As I was wrapping On Pasture up for the winter break, I ran across some bits of good news that might add to the cheerfulness we all seem to be experiencing heading into 2021. These are things that won’t make big headlines in most places, but you might like them just the same. So, here you go!
The rate of deforestation in the Amazon rainforest has slowed.
The Amazon Rainforest, what we call the “lungs of the planet,” is healthier thanks to a partnership of private companies, non-profit NGOs, and government agencies working together on a first-of-its-kind agreement. The “Amazon Soy Moratorium” (ASM) prohibits purchasing soy from farms that had deforested an area after 2006. As a result, 18,000 square kilometers of forest have been saved in just ten years. Policy makers are looking at this collaborative example to see how it might be used in other places as well.
Kangaroos can talk!
Well, maybe not with words, but a study has found that wild kangaroos can communicate with humans. According to a press release from the University of Roehampton, “Ten out of 11 kangaroos tested actively looked at the person who had put the food in a box to get it (this type of experiment is known as “the unsolvable problem task”). Nine of the 11 kangaroos additionally showed gaze alternations between the box and the person present, a heightened form of communication where they look between the box and human.”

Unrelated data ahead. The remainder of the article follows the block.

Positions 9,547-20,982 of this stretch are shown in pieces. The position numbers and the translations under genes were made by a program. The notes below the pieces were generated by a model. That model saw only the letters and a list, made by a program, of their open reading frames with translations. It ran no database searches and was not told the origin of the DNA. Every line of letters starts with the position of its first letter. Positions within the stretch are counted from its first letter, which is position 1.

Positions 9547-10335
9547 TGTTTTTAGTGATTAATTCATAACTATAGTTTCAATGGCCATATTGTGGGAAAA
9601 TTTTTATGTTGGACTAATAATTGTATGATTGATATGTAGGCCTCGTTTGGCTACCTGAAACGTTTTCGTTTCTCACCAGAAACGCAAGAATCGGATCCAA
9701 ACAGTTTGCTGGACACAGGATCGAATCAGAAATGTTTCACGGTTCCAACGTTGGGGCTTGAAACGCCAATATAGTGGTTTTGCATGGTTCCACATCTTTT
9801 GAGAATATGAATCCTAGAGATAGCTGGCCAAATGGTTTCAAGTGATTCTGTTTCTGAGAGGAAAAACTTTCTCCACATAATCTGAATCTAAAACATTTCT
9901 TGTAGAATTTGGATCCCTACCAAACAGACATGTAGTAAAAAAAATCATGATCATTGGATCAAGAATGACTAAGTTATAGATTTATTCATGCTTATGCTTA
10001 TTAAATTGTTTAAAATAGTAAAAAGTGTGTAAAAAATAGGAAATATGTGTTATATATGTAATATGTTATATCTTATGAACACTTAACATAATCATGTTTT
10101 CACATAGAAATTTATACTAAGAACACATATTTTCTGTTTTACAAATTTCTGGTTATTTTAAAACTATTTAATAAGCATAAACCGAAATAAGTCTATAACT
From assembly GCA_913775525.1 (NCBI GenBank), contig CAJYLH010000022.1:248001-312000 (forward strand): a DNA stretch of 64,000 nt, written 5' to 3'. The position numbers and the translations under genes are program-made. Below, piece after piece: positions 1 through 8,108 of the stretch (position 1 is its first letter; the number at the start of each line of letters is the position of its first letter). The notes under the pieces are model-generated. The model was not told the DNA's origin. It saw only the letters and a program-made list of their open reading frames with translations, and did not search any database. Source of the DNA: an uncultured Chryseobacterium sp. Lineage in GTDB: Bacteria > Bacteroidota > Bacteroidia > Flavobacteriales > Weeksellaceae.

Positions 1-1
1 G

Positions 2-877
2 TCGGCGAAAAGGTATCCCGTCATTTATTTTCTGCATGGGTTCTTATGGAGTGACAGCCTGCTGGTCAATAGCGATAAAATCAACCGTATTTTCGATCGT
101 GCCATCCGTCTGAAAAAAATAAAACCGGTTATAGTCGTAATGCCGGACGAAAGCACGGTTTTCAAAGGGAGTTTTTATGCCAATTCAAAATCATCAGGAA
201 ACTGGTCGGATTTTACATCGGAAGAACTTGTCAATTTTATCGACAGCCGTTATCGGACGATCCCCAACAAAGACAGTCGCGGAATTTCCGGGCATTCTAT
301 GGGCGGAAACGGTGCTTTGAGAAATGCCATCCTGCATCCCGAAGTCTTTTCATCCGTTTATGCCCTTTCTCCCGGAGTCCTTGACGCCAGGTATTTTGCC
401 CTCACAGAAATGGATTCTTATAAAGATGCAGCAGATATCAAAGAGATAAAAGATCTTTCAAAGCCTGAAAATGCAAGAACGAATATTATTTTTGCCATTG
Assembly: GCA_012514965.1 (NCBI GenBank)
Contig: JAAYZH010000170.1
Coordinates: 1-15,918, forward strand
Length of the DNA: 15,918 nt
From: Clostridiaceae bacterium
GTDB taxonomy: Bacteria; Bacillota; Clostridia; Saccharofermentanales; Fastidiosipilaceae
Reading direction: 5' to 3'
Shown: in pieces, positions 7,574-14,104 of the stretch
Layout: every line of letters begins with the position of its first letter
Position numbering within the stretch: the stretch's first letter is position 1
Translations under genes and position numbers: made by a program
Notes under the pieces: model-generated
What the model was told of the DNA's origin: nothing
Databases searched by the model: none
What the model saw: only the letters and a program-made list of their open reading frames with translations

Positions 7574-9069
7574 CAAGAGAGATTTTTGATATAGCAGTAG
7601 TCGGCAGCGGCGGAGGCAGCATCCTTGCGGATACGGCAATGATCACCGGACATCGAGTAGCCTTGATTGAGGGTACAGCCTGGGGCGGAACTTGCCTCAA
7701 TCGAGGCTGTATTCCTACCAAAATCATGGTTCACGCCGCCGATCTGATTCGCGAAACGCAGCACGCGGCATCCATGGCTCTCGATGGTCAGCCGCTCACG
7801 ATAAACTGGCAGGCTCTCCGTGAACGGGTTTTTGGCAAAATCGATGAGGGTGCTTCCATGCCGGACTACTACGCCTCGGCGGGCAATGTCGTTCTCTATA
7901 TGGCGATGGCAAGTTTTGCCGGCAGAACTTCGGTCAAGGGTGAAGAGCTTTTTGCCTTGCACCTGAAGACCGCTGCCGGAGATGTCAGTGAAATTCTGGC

The lead researcher on this project, Dr. Alan McElligott previously led a study that goats are just as good as dogs at understanding human cues, including pointing. McElligot believes that we underestimate animals’ ability to communicate.
This is good news because it means we’re not really crazy when we think our animals are telling us things.
And last but not least…
Friendly squirrels live longer.
Red squirrels are solitary and territorial creatures. But, when they know their neighbors, their life expectancy is much greater. In fact, in older squirrels, the benefits of knowing their neighbors were great enough to offset the negative effects of aging.
Erin Siracusa, a postdoctoral researcher on the project says, “At the risk of waxing poetic about squirrels,” she says, “I think there is a sort of interesting lesson here that red squirrels can teach us about the value of social relationships. Red squirrels don’t like their neighbors. They’re in constant competition with them for food and mates and resources. And yet, they have to get along to survive. In the world right now, we’re seeing a lot of strife and division, but perhaps this is a lesson worth bearing in mind: red squirrels need their neighbors, and maybe we do too.”
The moral of these three stories?
Be kind and communicate with each other. It’s good for the planet, good for the animals, and good for you!
Thanks for reading. Be safe out there!